FOR a couple of years following his breakthrough into the national side, Damien Hoyland did not have his injury troubles to seek.

The right wing made his Scotland debut in 2015 but just a year later, became dogged by injury for the following two seasons, including a foot problem which saw him sidelined for a year.

It was not an easy time for Hoyland but he has bounced back admirably and this week, signed an extended deal with Edinburgh Rugby, the club he has been at since 2014.

And while few athletes would ever say they were glad to have been injured, Hoyland admits a number of positives came out of his injury lay-off.

“I feel physically probably better than I did before I got injured. I suppose it’s just professional sport – a lot of people get injured. I don’t think many rugby players get to their mid-twenties without having some kind of serious injury along the way," he said.

“So, I’ve learned a lot from it, and probably the main thing I’ve learned is how to switch off outside of rugby, which I think has helped me a lot the last year or so. I’m happy, fingers crossed, to put all of my injury troubles behind me so that I can just crack on.

“Something that I learned a lot about when I was injured was you have to take things day by day, because if you look too far into the future and you worry about things, you get that in your head and you forget about the task at hand, which is getting back to be fully fit.

“I actually managed to switch that side of things off, and just focused on getting my rehab being my main priority. Then I ended up coming back a bit quicker, I played a few games and now I’ve managed to re-sign off the back of it.”

And since his return from injury, he has kept his desire to maintain outside interests, which sees him now in the midst of a Business and Enterprise course at Napier University, as well as running a small coffee business with Edinburgh captain, Stuart McInally.

“Our wee coffee business has been keeping me busy and I do a bit of uni on the side to just completely try to switch off from the game,” he said.

“I think it’s very important because we’re very much in a bubble in professional sport, and I think you can kind of lose track of other things that are important as well. And, it can eat you up at times if you don’t focus on other things. So, I think I’ve done that quite well.”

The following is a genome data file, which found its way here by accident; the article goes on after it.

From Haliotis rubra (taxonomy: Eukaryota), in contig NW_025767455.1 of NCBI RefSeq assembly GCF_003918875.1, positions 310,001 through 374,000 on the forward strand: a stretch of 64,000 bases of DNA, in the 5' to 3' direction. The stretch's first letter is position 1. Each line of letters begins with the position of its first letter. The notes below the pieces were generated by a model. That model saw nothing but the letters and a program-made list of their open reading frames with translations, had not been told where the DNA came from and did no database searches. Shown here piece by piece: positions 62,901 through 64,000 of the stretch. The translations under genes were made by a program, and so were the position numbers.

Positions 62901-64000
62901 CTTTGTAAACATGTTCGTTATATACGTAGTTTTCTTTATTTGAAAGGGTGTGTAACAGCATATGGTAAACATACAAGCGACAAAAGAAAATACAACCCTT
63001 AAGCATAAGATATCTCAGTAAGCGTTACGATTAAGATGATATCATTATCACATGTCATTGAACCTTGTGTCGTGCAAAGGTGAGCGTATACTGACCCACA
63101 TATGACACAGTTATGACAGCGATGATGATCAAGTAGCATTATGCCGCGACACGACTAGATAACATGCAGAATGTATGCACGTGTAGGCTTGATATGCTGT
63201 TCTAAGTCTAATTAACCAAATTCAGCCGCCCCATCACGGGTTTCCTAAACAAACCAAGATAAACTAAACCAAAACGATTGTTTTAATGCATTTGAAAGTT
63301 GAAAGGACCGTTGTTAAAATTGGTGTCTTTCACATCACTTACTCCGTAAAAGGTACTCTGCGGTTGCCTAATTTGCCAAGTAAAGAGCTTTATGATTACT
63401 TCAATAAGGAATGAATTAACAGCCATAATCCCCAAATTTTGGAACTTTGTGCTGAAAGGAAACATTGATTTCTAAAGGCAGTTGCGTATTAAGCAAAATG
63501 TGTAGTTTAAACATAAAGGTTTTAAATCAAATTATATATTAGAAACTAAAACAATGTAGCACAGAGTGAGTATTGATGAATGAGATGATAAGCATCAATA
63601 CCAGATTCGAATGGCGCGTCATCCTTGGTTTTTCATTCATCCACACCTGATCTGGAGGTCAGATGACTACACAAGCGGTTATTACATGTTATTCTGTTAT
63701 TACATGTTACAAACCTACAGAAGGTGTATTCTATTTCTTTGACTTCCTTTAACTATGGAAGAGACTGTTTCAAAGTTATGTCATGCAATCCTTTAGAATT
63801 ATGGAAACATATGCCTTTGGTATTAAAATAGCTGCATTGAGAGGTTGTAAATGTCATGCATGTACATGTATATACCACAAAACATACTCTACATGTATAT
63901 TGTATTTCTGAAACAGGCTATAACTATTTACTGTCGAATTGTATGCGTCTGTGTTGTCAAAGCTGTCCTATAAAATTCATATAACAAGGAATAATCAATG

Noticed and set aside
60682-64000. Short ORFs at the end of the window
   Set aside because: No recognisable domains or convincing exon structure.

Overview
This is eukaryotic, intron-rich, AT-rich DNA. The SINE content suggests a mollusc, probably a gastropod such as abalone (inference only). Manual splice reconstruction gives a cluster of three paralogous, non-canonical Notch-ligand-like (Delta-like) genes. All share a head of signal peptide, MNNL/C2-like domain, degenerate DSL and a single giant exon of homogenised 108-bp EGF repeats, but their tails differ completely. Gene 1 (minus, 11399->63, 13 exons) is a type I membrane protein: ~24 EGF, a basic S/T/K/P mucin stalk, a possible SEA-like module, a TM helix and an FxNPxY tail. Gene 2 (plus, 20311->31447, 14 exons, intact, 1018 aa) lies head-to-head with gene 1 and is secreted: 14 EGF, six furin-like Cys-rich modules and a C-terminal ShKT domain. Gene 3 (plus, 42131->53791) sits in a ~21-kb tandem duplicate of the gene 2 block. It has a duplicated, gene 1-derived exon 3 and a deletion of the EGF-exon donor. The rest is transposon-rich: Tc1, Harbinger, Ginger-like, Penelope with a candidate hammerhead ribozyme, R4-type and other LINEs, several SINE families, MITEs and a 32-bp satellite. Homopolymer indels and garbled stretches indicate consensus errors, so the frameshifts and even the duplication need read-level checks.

Hoyland is an Edinburgh native and joined the capital club from Melrose six years ago. He will be 28 when this new deal runs out and he admits that while he admits he doesn’t exactly like the idea of getting old, he is thrilled to remain at Edinburgh and, for now anyway, has no desire to ply his trade in another country.

“Maybe (I’d like to move abroad) towards the end of my career, but I’m hopefully not there quite yet," he said.

Though, I’m going to be 28 by the end of this contract, which is mental, thinking about it,” he said.

“I’ve been here since I was 19. So, time is flying by, but I’ve loved every day being here.

“It’s nice to have that (my future) sorted, that I don’t have to think about it anymore and can just focus on rugby. Just delighted to be staying at the club. And for another two years as well, which is good. I’m just excited to see what this group of guys can do, and achieve moving forward.”

Hoyland my be a right-wing by trade but he has played at full-back in his last few appearances for Richard Cockerill’s side.

While he is not yet committing to a permanent move, he admits that playing at full-back has been a welcome change.

“For me, it’s great to have just another string to add to the bow,” he said.

“I’m happy on the wing, but I’ve actually really enjoyed playing fullback. The ball comes to me a lot more, just naturally, which I am enjoying quite a lot.

“And I actually probably prefer playing fullback. Well, I’ve preferred playing fullback this season as opposed to wing the past two seasons. So, whether it’s a permanent move, I’m not sure, but you can see guys switch around in the back three quite a lot. So, I imagine I’ll be switching back and forth the next few years.”